Tchaikovsky played from the suspended speakers. Seasoned performers gracefully leaped into the air, to land balancing on their toes. A beautiful set that changed as quickly as the dancers moved.
I went on a trip sponsored by my university to see a production of The Nutcracker by the Texas Ballet Theater presented in the Margot and Bill Winspear Opera House. It was spectacular. I was inspired—and put to shame.
Between focusing on the ballet, I pictured intense rehearsals of a time-honored art form. I visualized people holding bags of ice to their ankles, rising with a smile, and starting again from the beginning. I imagined greatness and witnessed it.
I like the word “hiatus”. To me, it sounds edgy. As if some exclusive and anticipated project is gaining momentum behind doors that you don’t know about.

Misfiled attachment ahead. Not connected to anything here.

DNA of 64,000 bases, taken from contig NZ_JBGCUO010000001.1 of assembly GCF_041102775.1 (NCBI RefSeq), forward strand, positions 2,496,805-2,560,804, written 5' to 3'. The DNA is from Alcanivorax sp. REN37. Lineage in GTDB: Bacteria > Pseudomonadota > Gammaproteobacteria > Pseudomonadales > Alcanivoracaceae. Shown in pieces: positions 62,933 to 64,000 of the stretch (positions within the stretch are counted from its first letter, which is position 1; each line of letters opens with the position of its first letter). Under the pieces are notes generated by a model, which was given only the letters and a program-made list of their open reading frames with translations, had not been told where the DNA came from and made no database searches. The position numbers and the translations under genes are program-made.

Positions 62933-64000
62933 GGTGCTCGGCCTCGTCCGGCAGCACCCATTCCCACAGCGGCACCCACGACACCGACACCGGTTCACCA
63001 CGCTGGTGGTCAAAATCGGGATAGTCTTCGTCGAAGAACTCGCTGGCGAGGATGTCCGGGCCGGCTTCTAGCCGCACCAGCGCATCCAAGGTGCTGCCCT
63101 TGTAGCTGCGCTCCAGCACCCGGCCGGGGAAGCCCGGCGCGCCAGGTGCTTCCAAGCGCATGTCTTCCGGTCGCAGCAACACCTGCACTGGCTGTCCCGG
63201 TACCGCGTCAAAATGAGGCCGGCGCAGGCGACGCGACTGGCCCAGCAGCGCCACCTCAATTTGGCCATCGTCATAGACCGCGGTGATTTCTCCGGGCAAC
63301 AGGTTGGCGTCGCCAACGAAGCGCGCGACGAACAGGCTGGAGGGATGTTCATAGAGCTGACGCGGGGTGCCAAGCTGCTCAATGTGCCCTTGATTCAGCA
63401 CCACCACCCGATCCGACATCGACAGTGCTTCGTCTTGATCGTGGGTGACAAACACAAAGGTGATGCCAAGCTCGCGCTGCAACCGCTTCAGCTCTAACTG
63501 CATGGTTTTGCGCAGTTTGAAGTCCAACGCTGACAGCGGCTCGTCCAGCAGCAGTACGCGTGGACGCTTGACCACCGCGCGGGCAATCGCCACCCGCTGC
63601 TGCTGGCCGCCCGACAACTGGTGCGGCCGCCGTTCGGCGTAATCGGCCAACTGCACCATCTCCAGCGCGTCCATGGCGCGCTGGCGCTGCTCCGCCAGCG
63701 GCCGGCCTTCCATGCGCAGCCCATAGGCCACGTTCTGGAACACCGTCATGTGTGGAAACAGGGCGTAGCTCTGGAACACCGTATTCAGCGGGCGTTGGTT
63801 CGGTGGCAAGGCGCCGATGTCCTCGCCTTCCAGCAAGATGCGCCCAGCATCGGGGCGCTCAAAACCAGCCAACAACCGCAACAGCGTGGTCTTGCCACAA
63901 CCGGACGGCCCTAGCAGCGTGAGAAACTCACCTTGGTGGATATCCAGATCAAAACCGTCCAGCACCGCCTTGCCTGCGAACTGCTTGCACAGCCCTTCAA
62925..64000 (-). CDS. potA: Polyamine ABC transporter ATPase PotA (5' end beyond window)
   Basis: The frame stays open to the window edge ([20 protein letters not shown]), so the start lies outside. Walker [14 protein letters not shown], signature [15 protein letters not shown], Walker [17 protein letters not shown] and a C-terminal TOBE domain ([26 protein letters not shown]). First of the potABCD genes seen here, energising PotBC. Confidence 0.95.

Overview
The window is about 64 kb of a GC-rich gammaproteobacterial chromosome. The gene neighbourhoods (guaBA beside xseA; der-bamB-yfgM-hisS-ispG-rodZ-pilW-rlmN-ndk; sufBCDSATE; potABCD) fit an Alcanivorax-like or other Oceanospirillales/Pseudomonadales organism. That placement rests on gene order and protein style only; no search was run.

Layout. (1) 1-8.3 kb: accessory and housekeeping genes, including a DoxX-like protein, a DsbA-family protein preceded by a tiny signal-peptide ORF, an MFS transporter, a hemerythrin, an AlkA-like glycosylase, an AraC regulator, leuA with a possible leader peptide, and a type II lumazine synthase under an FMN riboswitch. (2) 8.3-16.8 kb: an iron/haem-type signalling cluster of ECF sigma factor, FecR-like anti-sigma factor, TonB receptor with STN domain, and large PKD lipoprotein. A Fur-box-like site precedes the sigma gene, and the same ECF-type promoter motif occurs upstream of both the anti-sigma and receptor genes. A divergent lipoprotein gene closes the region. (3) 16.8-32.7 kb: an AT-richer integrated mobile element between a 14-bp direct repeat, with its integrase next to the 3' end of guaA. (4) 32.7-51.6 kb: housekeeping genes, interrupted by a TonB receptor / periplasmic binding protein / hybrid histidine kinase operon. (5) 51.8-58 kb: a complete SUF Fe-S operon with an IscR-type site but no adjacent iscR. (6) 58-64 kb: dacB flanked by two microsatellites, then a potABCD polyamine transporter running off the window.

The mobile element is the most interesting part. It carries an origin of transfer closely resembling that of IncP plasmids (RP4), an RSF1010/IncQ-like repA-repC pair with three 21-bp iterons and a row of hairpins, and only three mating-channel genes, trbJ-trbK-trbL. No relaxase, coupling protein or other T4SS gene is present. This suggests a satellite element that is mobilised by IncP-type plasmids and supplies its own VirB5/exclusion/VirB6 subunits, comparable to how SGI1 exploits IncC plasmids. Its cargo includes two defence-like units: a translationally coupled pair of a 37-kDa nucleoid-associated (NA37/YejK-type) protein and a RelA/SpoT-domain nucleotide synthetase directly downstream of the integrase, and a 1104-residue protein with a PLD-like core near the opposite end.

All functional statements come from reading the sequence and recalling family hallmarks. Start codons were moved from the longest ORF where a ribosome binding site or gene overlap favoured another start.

In my case, hiatus meant procrastination. It meant thoughts or moments from the past, and human mistakes in the present, bombarding me with doubt and anxiousness. It meant I wasn’t creating anything.
I go weeks or months without drawing at times, and I don’t like that. I don’t like giving my sketchbook the “hello darkness, my old friend” look, and not “talking” to it again. I want to take the necessary steps to change that. I looked through the program, at the profile descriptions of dancers who started training at as young as three years old and was amazed. I daydreamed of a work ethic like theirs.
I admire their efficiency, precision, and resilience. I can’t wait to see the TBT again in the future and to find out what else I can learn from them.